Before the strike, al-Shabab had already killed Abdifatah’s father. After the strike, al-Shabab tried to recruit Abdifatah and refused to let him clear the brush from his land, the thick foliage offering better protection from aerial assaults. Abdifatah couldn’t use his farmland anymore, couldn’t work, couldn’t do anything. Villagers who refused to join al-Shabab as fighters were required to pay the group increased fines, and were told the money went to ammunition to “defend you from the enemy.”

Abdifatah then moved to a new (undisclosed) location for his own safety. He is staying with extended family, unemployed and bored. Sometimes he sells khat, a chewable stimulant. He sneaks back to visit home about once a month.

Somalia, like Iraq, Afghanistan, Yemen and Syria, is a front in the many-pronged “War on Terror” that began after the attacks on Sept. 11, 2001, and has continued through three U.S. presidencies. In Somalia (as elsewhere), the attempt has arguably created terrorists where they didn’t previously exist.

In the heady days after 9/11, the Bush administration moved quickly and violently against any organization deemed to be affiliated with al Qaeda, and some in the U.S. foreign policy community became convinced that one al Qaeda ally was the Islamic Courts Union (ICU), a coalition of religious courts that had formed amid the chaos of Somalia’s civil war. The ICU implemented Sharia law in the territories under its control and gradually expanded, eventually taking much of Somalia, including Mogadishu in 2006.

But by then the United States was hesitant to send soldiers into another country given the engagements in Iraq and Afghanistan. It was also cautious about the optics of entering Somalia after the
1993 Battle of Mogadishu, depicted in the film Black Hawk Down, in which hundreds of Somalis and 18 American soldiers were killed, some of the white bodies dragged through rubbled city streets. So the U.S. decided on a more tangential tactic for Somalia and supported its regional partner, Ethiopia, in an invasion in December 2006.

It is unclear if Ethiopia, a majority Christian nation that had long-term territorial grievances with neighboring Somalia, convinced the United States that the ICU was a friend to al Qaeda, or if the United States strong-armed the Ethiopians into invading. Of the Ethiopia-U.S. dynamic, Hussein Sheikh-Ali, who was the national security adviser and counterterrorism adviser to the current and former presidents of Somalia, says, “I believe it was mutual convincing.” He believes that Ethiopia wanted to stake itself as the key American ally in the region, and Washington wanted to see if there might be more success with a lighter-footprint counterterrorism strategy following the full-on push into Iraq and Afghanistan.

The ICU strongly denied any ties with al Qaeda, and Sheikh-Ali says there was “absolutely no” affiliation, although he says some individuals within ICU were sympathetic to global jihadist movements.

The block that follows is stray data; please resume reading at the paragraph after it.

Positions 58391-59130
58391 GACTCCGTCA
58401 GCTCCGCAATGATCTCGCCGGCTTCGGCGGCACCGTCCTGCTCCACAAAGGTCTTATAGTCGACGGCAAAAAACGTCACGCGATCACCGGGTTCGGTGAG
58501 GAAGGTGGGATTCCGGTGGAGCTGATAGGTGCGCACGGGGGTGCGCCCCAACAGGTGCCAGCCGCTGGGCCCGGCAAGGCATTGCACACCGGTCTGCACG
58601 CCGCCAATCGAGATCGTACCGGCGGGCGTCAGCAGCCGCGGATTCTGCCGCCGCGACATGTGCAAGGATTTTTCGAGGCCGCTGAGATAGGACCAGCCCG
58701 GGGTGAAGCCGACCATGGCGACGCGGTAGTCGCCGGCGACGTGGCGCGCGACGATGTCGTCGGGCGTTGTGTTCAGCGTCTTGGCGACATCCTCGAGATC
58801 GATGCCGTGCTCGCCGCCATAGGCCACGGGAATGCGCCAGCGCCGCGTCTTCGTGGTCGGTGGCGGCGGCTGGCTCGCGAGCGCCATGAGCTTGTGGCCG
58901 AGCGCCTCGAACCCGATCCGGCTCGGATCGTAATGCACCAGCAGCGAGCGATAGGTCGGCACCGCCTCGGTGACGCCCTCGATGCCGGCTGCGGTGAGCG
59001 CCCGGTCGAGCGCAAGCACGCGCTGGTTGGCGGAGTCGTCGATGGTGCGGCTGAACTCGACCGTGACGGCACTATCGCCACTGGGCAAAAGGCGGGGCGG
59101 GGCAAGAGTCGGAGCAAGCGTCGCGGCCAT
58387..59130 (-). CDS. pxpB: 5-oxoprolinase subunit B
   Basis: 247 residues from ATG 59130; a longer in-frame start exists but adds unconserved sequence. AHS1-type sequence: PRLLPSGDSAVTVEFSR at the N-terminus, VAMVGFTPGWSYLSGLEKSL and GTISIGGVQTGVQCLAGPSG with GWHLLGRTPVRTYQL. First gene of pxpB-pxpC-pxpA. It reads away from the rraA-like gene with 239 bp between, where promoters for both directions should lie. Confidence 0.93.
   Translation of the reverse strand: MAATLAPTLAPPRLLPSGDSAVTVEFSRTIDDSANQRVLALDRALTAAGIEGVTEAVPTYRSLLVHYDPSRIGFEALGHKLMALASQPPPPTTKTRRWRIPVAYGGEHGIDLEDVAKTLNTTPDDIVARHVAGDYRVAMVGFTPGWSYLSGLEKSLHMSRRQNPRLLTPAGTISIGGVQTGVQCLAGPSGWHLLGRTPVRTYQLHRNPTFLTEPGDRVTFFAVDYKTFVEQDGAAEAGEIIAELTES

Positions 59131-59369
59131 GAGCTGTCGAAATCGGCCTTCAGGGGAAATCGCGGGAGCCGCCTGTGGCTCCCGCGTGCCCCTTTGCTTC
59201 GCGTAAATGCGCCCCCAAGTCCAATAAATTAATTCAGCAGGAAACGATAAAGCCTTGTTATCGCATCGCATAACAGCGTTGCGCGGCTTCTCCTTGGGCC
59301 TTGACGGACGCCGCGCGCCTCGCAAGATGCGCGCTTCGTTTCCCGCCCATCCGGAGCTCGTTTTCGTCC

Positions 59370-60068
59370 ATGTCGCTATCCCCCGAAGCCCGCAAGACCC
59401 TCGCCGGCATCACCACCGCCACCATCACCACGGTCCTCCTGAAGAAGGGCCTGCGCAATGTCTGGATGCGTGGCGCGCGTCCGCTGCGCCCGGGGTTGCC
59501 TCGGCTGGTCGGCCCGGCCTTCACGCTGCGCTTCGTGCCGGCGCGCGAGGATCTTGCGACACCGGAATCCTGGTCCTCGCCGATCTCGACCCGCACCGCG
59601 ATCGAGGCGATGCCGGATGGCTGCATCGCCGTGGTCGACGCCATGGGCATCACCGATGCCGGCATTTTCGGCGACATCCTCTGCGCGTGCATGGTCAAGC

“We’ve made a lot of mistakes, and Ethiopia’s entry in 2006 was not a really good idea,” then-U.S. ambassador to Ethiopia (now ambassador to Somalia) Donald Yamamoto said in 2010.

Ethiopia’s push into Somalia excited the ICU’s armed wing, al-Shabab, which, in 2012, pledged allegiance to al Qaeda. Opposition to the Ethiopian occupation helped al-Shabab radicalize and grow into a full-blown insurgent movement in opposition to the UN-, African Union- and U.S.-backed Somali government. Eventually, al-Shabab captured most of the south of Somalia, including Mogadishu and key ports. With U.S. and international support, the African Union army in Somalia (Amisom) was organized in 2007 to defeat the insurgents, retaking Mogadishu in 2011.

The Obama administration waged a campaign of air strikes on al-Shabab from 2012 to 2016, in the name of fighting al Qaeda. In 2013, Sheikh-Ali, then Somalia’s counterterrorism advisor, worked with U.S. government officials to identify and strike “high-level targets” in al-Shabab, with the aim of debilitating operations and sowing distrust among leadership. A September 2014 U.S. strike succeeded in killing al-Shabab’s leader, Ahmed Abdi Godane, but “we were wrong” about the effects, Sheikh-Ali says. The group has shown “unbelievable resilience.”

Sheikh-Ali still believes American air support is a necessary tool for pressuring the militants, but he’s concerned there is no strategy to limit al-Shabab’s political influence. “I don’t believe [the U.S. nor the Somali government has] the vaguest idea of how al-Shabab operates,” he says.

The efforts of Amisom and the Somali National Army (particularly its special forces unit, Danab), combined with the U.S. strikes, appear to have geographically contained al-Shabab—but I have not found anyone willing to suggest al-Shabab has been defeated.

The consensus is that al-Shabab simply reacts and morphs in accordance with its environment, using havoc and confusion to its own advantage.Al-Shabab continues with a steady drumbeat of bombings in Mogadishu and elsewhere in Somalia—and occasionally in neighboring countries, especially Kenya.

Two months after inauguration, in 2017, President Donald Trump signed a directive designating parts of Somalia as “areas of active hostilities” (AAH) for six months—a policy shift which the Pentagon had been advocating. According to Africom’s top officer, Gen. Thomas D. Waldhauser, the “AAH” designation is intended to give the military “a little more flexibility” to respond more quickly by air to movements on the ground, instead of going through a chain of interagency vetting before an attack. It also widens the scope of its targets. Previously, a target had to present a direct threat to the United States to warrant a strike; with the new designation, Africom could target anyone it considered a member of al-Shabab.